Wilson was ready for this pitch. He lined a two-run single to left to spark a four-run inning that helped send the White Sox (8-10) to their fourth straight defeat. Quintana was backing up home plate on Jordan Danks' throw, and the usually upbeat, cool customer showed frustration by pounding his fist into his glove.
"That pitch is good but I think I threw a lot of pitches inside for him," Quintana said. "But I have confidence in this pitch. I think I don't have a mistake on this pitch but he can hit.
"I go inside for him; that's the plan. But he can hit in this moment."
This evening deep in the heart of Texas was not a good one for the White Sox on more than one front.
Alexei Ramirez's franchise-record hitting streak to start a season ended at 17 with an 0-for-4 showing. That hitless night included a double play with the bases loaded and nobody out in the second off of Texas starter Colby Lewis (1-1) and a double play in the eighth to end a two-run rally off of reliever Alexi Ogando.
There also was the loss of leadoff man and center fielder Adam Eaton after his at-bat in the top of the fifth inning. Eaton hit a grounder to second but could barely get out of the box. He moved slowly down the line and immediately exited the game after he was thrown out.
Eaton was diagnosed with a mild left hamstring strain and is day-to-day. Manager Robin Ventura said that day-to-day status probably will have Eaton missing the next three games, although Eaton would like to be back in the lineup after a one-day respite.
"He just couldn't get out of the box. When he's pushing to get out of the box is when he really feels it," said Ventura of Eaton. "He can run and probably run better than most. It's just safer not to run him out there and maybe do something worse."
A usually steady Quintana made his first start in four trips to the mound this season that wasn't of the quality variety. Over five innings and 98 pitches, Quintana allowed five runs on nine hits, struck out one and walked two.
His last outing against Cleveland on Sunday featured a career-high 121 pitches and Quintana coming back after a rain delay. But with an extra day of rest built in by Monday's off-day, Quintana said he felt fine.
"You start seeing some of the hits in this ballpark, stuff falls in and they're going to get hits because of the way the ballpark plays," said Ventura of Quintana's night. "But once the ones start falling in, those are the ones that hurt you. He was pretty good. It wasn't his best stuff."
Lewis and three relievers held the White Sox to one run on six hits through seven innings, with the right-hander striking out four and walking one during his 5 1/3 innings of work. Saturday's contest marked Lewis' first win since June 17, 2012 against Houston.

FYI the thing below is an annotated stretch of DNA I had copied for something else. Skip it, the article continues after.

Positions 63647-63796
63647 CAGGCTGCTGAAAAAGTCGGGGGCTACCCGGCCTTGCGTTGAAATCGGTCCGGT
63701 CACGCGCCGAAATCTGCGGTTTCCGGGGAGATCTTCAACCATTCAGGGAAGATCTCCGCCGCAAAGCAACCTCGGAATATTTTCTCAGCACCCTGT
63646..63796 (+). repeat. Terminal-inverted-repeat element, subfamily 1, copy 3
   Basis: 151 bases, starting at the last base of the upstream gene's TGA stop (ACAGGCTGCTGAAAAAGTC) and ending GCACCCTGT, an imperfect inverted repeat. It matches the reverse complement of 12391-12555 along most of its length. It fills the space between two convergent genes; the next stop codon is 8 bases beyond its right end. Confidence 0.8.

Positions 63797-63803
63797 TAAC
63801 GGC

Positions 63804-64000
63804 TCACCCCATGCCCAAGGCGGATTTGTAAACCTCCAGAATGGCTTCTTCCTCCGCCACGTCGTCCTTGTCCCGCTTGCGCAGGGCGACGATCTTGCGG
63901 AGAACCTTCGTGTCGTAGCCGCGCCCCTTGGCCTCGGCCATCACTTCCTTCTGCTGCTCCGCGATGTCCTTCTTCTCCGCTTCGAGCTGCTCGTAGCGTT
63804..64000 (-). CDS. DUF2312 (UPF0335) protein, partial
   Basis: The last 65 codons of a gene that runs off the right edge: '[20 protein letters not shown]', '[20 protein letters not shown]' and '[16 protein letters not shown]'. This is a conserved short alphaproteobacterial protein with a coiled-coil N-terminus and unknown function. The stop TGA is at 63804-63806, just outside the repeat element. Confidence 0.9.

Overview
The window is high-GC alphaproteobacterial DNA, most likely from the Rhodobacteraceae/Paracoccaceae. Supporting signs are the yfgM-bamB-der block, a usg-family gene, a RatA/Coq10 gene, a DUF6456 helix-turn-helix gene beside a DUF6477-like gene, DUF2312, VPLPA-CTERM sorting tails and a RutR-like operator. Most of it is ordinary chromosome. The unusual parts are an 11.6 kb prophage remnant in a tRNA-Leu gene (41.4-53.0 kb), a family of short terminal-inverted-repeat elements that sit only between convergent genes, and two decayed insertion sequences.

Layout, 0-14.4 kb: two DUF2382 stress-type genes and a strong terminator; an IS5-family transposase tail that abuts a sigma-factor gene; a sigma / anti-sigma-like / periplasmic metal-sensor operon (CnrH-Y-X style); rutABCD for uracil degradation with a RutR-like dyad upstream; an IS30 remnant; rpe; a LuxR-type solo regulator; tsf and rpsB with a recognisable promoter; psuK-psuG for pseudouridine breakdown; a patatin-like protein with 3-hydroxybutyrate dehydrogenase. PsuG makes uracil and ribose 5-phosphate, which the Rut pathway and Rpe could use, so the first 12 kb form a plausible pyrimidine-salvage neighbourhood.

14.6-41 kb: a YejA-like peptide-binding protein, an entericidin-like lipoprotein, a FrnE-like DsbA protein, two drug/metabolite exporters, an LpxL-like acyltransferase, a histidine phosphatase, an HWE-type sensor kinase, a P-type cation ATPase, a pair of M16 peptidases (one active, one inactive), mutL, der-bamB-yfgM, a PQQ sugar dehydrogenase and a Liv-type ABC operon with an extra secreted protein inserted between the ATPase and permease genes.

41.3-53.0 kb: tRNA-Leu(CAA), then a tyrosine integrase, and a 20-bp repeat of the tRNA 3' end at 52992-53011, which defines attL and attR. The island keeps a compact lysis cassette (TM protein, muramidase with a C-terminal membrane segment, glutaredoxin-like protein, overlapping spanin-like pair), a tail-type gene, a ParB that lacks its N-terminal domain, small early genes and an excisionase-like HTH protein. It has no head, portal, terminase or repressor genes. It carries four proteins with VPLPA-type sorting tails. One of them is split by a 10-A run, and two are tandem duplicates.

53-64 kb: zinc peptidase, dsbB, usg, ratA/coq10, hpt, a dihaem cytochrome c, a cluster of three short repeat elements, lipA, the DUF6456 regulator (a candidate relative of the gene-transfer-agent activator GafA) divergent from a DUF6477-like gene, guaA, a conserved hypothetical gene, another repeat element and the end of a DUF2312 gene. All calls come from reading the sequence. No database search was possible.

"Pretty sentimental," said Lewis of the win. "It's one of the victories that I'm just excited about. I was more myself tonight. Definitely excited to get that first victory out of the way and move on."
With runners on first and second and one out in the sixth, Lewis' night came to a quick end at 85 pitches with Adam Dunn coming to the plate. Left-handed throwing Aaron Poreda induced a fly out from Dunn, whose three hits raised his average to .304, and after a Poreda walk to Dayan Viciedo loaded the bases, Ramirez's ground out to third baseman Kevin Kouzmanoff off Jason Frasor ended the inning.
"Right there, we had a lead in the game and Dunn coming up, a dangerous hitter," Texas manager Ron Washington said. "I just didn't want a mistake to happen right there. And if he catches a lefty, I'll live with that."
To add just a small dose of insult to injury, Poreda, Frasor and Neal Cotts all pitched scoreless baseball for the Rangers on Saturday. All three previously pitched for the White Sox.
Ogando yielded Viciedo's two-run single in the eighth when the White Sox loaded the bases yet again, but Joakim Soria (third save) closed out the victory. In these four straight losses, the White Sox have scored just eight runs.
"We had a couple innings there where we had a chance to put in a big inning, and it fizzled right there at the end," Ventura said. "You get a double-play ball, a guy makes a good pitch and we've got a hot hitter up there. It just didn't happen.
"Even later in the game, we hit some pretty good that didn't for this ballpark go anywhere. Normally, the way this place plays, we would have had a couple of homers there."